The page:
Our further analysis, which included aminotransferases activity, showed that TSH levels were negatively related to ALT activity, both at baseline (r = –0.33, p < 0.05) and during ATD therapy (r = –0.29, p < 0.05). The association between TSH levels and AST activity was almost significant at baseline (p = 0.054) and statistically significant during ATD therapy (r = –0.32, p < 0.05). We also found significant positive relationships between baseline free TH and baseline ALT activity (r = 0.32, p < 0.05 for fT4 and p = 0.0503 for fT3). We did not find any relationships between baseline TSH-R Ab and ALT or AST activity.


Changes in haematopoiesis and liver metabolism are the most common dysfunctions reported in untreated thyrotoxicosis [9-12, 23, 25, 27]. The incidence of haematopoiesis disorders in patients with GD varied between studies, but anaemia seemed to be the most common, and its incidence is estimated at 10-34% of patients, while the incidence of leukopenia and thrombocytopenia is estimated to be less than 10% [31, 32]. Pancytopenia and autoimmune haemolytic anaemia are very rare complications of GD [21, 22, 32]. In our study, we evaluated the incidence of haematopoiesis disorders in children and adolescents with newly diagnosed GD and we analysed early changes in the peripheral blood picture observed in those patients 4-6 weeks after the initiation of ATD therapy.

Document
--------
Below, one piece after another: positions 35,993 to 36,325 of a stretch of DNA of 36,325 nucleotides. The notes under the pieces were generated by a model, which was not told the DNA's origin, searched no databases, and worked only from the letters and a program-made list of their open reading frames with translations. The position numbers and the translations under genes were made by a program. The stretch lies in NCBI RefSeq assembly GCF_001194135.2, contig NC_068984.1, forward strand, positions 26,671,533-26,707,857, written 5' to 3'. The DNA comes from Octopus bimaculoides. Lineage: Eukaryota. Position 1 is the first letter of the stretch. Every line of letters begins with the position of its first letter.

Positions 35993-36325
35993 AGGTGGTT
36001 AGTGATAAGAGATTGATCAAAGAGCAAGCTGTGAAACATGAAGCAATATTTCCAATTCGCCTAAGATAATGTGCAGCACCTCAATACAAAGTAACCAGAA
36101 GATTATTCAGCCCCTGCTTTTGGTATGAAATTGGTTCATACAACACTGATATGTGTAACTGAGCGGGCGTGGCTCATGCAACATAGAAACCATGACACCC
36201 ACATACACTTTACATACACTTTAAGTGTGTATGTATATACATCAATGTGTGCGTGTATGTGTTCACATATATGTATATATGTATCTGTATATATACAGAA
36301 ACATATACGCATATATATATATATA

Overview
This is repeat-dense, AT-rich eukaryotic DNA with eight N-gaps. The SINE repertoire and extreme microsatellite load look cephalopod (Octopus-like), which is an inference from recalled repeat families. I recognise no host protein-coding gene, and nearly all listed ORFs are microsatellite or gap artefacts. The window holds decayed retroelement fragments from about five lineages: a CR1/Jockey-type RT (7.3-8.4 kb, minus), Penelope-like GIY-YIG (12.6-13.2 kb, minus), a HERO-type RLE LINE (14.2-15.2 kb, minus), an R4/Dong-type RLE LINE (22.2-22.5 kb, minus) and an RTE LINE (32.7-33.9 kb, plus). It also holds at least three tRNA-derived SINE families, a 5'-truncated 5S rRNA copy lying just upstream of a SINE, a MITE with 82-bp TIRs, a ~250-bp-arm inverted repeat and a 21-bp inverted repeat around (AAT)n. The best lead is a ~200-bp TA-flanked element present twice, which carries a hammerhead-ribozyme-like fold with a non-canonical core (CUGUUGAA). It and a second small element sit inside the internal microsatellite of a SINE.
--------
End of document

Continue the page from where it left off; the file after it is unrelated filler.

In our study group, the most common haematologic abnormalities observed at diagnosis of GD, were decreases in neutrophil count, MCV and Hgb levels, which were found in 37.3%, 32.2% and 22% of , respectively. Reduced RBC count was observed in 13.6% of children, decreased WBC count in less than 10% and decreased PLT count was found only in 5% of patients. Increased RDW was found in 15.3% of patients before ATD therapy. We did not find any significant correlations between baseline autoimmune process activity characterized by TSH-R Ab levels and any of the evaluated haematologic parameters except MCV both before and during ATD therapy. After the first 4-6 weeks of ATD therapy, Hgb levels, RBC count, RDW values and PLT count increased significantly, while MCV, WBC and neutrophil count did not change significantly compared to baseline values.

In the literature, data concerning haematologic abnormalities in children and adolescents with GD, in contrast to a number of studies including adult population, are scarce. The study by Gianoukakis et al. [33] showed that 33% of adult patients with newly diagnosed GD presented anaemia, but the incidence of anaemia not attributable to other causes (GD anaemia) was 22%. The authors also noticed that anaemia was more than twice as frequent in men as in women and was associated with higher, but within normal reference limits, mean EPO levels found in those patients in contrast to patients without anaemia. Hgb concentrations correlated inversely with EPO levels and that relationship persisted also after multivariate adjustment for total T3 or total T4. The authors also confirmed that Hgb levels normalized in almost all patients with GD anaemia usually 16 ±6.3 weeks of ATD therapy [33].